But I’m loving Anne’s regular entries on Social Media which she calls Soulwork For The Week and which tend to resonate.

Look at this exercise :

There is something powerful about a self-portrait. Whether painting or photograph. When we look at ourselves, we search our features for hints at who we think we are. But what if a self-portrait, instead of revealing our outer nature, actually revealed your inner nature… just as Dorian Gray’s self-portrait revealed his inner nature. Would you be comfortable sharing it with others?

And she’s working on a novel.

Just let me get back to writing Christmas Cards or they’ll not get finished either.


Happy to pass on a Link for those interested.

Cocky’s Delight

My daughter and her husband gave up the bright lights of the city to live in a remote northern region of our country. The pearl earrings and stilettos have been placed into storage, and the small car that was so brilliant for parking in tiny city spaces has been traded in for a beast that includes sleeping quarters, bull bar and racks for fishing rods. Hilarious as neither of them have fished in their lives.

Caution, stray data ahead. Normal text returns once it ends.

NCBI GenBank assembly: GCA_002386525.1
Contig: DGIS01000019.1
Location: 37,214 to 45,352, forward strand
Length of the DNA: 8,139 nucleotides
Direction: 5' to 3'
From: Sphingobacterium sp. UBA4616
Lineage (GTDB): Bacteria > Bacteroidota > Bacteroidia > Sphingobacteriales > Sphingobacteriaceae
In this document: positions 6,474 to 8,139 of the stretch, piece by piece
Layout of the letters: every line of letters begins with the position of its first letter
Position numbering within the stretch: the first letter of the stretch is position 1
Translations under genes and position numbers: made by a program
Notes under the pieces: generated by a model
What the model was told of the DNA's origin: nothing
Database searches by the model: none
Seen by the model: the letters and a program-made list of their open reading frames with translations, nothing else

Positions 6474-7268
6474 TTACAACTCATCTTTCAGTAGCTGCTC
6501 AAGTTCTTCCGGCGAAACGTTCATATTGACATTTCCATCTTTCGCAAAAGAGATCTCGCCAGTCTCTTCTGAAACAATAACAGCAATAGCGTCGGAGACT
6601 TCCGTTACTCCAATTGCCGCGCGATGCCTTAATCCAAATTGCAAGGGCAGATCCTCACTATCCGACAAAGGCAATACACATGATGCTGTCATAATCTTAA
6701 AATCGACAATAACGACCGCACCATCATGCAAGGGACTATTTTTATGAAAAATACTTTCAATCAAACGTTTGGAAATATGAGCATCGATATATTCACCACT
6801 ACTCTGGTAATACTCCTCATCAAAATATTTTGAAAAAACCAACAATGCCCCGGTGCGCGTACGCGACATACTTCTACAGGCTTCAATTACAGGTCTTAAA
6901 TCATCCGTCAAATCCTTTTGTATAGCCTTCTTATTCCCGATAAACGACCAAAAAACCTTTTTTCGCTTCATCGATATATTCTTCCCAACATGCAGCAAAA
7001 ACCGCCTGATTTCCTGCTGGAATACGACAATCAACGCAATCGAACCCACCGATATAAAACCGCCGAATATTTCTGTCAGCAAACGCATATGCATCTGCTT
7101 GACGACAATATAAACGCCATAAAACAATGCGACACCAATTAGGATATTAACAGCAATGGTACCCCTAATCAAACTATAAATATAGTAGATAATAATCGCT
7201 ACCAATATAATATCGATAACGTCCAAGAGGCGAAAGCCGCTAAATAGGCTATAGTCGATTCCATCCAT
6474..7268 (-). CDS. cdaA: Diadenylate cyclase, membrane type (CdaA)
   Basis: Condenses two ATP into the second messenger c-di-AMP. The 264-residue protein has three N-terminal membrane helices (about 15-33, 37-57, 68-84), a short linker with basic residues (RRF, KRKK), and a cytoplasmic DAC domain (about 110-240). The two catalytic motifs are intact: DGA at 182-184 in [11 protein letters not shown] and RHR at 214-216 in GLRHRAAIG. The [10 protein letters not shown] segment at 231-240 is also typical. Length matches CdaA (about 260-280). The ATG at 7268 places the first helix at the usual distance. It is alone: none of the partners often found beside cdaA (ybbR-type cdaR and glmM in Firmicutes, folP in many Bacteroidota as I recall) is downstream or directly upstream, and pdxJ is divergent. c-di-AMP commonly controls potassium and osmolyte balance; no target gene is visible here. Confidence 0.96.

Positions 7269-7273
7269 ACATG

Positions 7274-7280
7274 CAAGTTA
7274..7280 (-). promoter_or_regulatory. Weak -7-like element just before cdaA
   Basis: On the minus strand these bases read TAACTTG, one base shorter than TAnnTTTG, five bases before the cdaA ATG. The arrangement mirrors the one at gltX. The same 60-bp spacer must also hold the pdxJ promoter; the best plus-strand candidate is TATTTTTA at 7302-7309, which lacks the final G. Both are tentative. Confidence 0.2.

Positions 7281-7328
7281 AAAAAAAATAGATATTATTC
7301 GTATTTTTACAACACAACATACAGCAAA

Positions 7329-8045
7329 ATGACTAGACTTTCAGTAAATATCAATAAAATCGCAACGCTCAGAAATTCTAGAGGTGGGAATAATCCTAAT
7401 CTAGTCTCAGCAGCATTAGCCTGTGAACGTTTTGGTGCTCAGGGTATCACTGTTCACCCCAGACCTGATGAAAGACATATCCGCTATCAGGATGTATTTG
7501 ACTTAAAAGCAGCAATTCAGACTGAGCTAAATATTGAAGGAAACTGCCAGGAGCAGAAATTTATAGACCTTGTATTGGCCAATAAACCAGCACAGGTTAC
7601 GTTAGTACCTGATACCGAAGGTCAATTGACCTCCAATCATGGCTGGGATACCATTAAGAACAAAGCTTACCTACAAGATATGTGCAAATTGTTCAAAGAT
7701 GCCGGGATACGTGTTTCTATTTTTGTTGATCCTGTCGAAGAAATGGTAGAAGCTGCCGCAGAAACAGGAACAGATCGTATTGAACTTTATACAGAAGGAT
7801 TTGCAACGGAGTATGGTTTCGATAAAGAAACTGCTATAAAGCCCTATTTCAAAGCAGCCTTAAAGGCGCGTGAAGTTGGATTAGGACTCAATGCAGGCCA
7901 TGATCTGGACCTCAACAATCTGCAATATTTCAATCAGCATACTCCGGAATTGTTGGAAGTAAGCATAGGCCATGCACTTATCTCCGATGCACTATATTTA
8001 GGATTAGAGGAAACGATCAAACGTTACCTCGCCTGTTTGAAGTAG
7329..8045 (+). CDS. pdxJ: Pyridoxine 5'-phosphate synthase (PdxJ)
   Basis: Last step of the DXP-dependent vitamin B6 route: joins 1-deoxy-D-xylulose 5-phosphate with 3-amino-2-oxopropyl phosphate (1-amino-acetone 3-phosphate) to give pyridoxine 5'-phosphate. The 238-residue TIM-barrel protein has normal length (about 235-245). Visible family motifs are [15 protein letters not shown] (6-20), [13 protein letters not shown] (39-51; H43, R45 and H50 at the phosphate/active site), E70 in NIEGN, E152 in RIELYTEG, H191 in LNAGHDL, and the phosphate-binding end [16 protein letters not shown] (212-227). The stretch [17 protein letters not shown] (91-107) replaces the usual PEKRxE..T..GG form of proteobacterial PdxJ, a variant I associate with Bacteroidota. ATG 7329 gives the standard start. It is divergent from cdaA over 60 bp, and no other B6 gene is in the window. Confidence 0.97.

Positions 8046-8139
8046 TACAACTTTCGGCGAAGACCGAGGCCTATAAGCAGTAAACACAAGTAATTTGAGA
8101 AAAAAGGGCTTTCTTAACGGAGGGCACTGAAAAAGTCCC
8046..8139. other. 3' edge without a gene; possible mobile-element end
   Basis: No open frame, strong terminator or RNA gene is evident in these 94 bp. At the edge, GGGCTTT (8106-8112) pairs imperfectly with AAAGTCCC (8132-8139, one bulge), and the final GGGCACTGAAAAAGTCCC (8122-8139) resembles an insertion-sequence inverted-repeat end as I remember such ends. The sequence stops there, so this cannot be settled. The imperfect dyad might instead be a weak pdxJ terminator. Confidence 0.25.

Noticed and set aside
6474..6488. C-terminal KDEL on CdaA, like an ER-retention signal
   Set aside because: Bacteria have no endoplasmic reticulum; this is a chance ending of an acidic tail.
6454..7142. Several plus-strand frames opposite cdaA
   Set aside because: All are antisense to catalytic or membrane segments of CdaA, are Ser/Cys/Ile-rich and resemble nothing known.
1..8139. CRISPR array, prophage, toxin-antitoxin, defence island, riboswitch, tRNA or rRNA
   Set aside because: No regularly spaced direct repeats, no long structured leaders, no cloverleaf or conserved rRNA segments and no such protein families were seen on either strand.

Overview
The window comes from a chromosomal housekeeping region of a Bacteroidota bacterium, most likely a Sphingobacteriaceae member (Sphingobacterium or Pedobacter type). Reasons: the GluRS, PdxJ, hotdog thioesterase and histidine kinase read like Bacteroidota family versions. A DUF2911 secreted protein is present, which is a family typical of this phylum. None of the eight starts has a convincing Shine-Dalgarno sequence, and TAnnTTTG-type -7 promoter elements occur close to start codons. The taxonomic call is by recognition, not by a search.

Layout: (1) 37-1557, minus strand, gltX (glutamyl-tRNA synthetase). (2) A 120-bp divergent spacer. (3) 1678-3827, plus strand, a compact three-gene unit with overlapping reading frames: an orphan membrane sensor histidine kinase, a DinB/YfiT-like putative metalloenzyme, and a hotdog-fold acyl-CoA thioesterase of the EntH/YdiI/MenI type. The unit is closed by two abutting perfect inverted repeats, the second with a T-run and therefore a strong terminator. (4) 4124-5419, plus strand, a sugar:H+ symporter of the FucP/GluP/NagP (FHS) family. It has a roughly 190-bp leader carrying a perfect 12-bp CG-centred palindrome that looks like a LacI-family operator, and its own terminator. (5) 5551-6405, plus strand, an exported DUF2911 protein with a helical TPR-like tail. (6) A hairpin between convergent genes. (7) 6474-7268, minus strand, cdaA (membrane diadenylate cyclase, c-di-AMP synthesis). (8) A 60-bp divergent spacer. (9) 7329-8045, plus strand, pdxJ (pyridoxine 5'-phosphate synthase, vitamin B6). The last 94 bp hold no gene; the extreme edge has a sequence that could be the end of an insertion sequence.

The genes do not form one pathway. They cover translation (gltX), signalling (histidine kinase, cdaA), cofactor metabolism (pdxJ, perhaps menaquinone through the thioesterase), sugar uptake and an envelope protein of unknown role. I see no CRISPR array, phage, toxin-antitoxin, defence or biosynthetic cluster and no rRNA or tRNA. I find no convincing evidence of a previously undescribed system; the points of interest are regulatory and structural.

When they visited over Christmas I thought I’de share a few meal preparation tips for basic and rural living because there certainly weren’t going to be any 3 or 4 Hat restaurants where they were headed. The only hats around would be wide brimmed with corks hanging off them to deter the flies.

This in itself was strange because I too am a city lass and have never been camping in my life. Never, unless you include camping in the back garden with the stereo, the drinks fridge and bathroom equipped with bubblebath.

Lessons from my childhood came flooding back, the lessons from a father who after years in Bomber Command during World War 2, returned to a position held for him for four years and who then allowed him twelve months leave to “find himself”. What did my private school educated, city slicker father do during those twelve months? Went sheep shearing, and shooting foxes and rabbits for their pelts of course.

This was the reason that as a child there was always a tin of Golden Syrup, or as it was better known, Cocky’s Delight or Cocky’s Joy, in the pantry. You see it was not as expensive as jam, did not need to be refrigerated, and came in a tin making it easily transportable, especially in saddle bags. Spread across damper straight off the coals it was considered the bees knees and bushies loved it.